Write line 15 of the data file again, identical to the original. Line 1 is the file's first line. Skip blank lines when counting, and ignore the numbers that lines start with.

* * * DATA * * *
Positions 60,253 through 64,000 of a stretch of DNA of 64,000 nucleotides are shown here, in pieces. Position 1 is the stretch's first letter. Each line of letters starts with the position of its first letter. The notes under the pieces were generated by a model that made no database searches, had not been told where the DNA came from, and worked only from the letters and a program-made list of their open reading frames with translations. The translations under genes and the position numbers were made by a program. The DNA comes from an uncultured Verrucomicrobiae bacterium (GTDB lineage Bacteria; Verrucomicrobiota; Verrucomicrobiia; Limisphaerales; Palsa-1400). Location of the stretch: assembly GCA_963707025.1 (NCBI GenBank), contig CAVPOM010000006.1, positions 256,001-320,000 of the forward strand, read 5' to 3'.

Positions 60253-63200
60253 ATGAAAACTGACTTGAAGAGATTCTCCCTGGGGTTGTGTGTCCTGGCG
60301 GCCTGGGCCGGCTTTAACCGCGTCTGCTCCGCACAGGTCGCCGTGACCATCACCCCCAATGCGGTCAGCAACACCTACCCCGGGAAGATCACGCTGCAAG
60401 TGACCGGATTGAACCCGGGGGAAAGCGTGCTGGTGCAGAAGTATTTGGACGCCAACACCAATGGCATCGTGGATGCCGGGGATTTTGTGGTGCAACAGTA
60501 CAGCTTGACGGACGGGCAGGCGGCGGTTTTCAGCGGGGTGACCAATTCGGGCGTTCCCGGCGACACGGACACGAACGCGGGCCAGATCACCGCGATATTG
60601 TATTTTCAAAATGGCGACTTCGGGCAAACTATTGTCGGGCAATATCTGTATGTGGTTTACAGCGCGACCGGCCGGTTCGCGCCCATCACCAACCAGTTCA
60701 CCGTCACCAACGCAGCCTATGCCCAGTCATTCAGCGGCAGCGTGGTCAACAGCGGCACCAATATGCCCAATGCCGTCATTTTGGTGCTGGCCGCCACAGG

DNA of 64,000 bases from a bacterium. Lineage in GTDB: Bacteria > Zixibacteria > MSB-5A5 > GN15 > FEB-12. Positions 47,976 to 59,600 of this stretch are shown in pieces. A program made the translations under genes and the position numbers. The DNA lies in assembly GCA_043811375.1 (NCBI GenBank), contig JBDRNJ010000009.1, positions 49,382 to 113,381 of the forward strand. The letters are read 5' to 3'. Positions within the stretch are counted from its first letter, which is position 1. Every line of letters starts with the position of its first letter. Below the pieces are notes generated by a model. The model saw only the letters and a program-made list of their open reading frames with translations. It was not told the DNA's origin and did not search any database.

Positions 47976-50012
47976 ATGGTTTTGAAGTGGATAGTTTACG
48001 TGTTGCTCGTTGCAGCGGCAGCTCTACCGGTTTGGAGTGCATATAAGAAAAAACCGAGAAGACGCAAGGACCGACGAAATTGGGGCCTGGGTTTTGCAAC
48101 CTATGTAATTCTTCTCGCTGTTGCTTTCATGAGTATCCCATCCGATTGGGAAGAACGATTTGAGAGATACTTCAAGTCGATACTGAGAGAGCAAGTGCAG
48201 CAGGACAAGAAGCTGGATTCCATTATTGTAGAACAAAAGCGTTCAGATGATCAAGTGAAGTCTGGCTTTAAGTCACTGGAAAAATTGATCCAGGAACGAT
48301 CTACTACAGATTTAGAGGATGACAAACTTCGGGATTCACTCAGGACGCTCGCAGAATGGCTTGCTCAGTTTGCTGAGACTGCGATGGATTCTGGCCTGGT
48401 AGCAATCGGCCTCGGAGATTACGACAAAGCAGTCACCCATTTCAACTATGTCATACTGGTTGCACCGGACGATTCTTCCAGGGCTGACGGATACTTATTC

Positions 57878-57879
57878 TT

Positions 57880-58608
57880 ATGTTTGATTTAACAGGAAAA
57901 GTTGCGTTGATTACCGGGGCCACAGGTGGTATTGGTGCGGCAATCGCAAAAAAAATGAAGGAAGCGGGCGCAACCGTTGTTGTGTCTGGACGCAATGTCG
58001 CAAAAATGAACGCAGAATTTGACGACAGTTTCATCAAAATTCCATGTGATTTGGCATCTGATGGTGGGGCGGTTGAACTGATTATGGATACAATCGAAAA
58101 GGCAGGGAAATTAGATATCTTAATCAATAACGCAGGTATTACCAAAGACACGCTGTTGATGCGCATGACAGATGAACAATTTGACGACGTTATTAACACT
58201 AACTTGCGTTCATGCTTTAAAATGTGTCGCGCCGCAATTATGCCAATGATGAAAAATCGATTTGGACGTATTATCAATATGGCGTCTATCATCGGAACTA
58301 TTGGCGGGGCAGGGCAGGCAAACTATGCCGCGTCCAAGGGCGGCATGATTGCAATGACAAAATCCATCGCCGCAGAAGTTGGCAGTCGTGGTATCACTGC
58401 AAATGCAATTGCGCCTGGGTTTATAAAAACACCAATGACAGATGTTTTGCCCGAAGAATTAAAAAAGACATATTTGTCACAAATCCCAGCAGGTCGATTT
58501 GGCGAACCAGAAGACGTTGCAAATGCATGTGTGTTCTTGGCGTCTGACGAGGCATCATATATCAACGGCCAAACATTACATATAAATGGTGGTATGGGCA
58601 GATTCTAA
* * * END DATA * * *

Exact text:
48301 CTACTACAGATTTAGAGGATGACAAACTTCGGGATTCACTCAGGACGCTCGCAGAATGGCTTGCTCAGTTTGCTGAGACTGCGATGGATTCTGGCCTGGT